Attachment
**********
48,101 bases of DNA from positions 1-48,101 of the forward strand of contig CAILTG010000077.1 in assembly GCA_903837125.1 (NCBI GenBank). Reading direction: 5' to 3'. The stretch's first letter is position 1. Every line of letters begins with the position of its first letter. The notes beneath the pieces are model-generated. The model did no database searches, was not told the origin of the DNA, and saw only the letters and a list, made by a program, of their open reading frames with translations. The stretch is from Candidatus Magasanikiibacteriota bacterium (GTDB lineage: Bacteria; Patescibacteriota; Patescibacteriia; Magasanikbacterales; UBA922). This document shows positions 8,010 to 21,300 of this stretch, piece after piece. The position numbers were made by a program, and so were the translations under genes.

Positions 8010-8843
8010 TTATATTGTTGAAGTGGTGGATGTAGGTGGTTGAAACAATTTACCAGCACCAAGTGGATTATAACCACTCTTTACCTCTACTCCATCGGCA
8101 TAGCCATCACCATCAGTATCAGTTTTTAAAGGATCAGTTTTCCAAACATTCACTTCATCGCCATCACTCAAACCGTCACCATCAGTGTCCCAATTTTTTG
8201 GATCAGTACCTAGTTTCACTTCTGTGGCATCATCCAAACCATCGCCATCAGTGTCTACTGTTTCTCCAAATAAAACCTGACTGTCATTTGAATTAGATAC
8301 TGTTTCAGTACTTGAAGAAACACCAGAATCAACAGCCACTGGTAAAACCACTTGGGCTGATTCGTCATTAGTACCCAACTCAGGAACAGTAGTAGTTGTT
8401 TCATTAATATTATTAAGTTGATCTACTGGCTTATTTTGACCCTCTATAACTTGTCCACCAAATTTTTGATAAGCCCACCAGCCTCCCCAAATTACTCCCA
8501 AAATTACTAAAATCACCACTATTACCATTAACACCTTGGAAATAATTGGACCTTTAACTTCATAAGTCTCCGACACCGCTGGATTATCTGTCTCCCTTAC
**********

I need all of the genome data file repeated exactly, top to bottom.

48,101 bases of DNA from positions 1-48,101 of the forward strand of contig CAILTG010000077.1 in assembly GCA_903837125.1 (NCBI GenBank). Reading direction: 5' to 3'. The stretch's first letter is position 1. Every line of letters begins with the position of its first letter. The notes beneath the pieces are model-generated. The model did no database searches, was not told the origin of the DNA, and saw only the letters and a list, made by a program, of their open reading frames with translations. The stretch is from Candidatus Magasanikiibacteriota bacterium (GTDB lineage: Bacteria; Patescibacteriota; Patescibacteriia; Magasanikbacterales; UBA922). This document shows positions 8,010 to 21,300 of this stretch, piece after piece. The position numbers were made by a program, and so were the translations under genes.

Positions 8010-8843
8010 TTATATTGTTGAAGTGGTGGATGTAGGTGGTTGAAACAATTTACCAGCACCAAGTGGATTATAACCACTCTTTACCTCTACTCCATCGGCA
8101 TAGCCATCACCATCAGTATCAGTTTTTAAAGGATCAGTTTTCCAAACATTCACTTCATCGCCATCACTCAAACCGTCACCATCAGTGTCCCAATTTTTTG
8201 GATCAGTACCTAGTTTCACTTCTGTGGCATCATCCAAACCATCGCCATCAGTGTCTACTGTTTCTCCAAATAAAACCTGACTGTCATTTGAATTAGATAC
8301 TGTTTCAGTACTTGAAGAAACACCAGAATCAACAGCCACTGGTAAAACCACTTGGGCTGATTCGTCATTAGTACCCAACTCAGGAACAGTAGTAGTTGTT
8401 TCATTAATATTATTAAGTTGATCTACTGGCTTATTTTGACCCTCTATAACTTGTCCACCAAATTTTTGATAAGCCCACCAGCCTCCCCAAATTACTCCCA
8501 AAATTACTAAAATCACCACTATTACCATTAACACCTTGGAAATAATTGGACCTTTAACTTCATAAGTCTCCGACACCGCTGGATTATCTGTCTCCCTTAC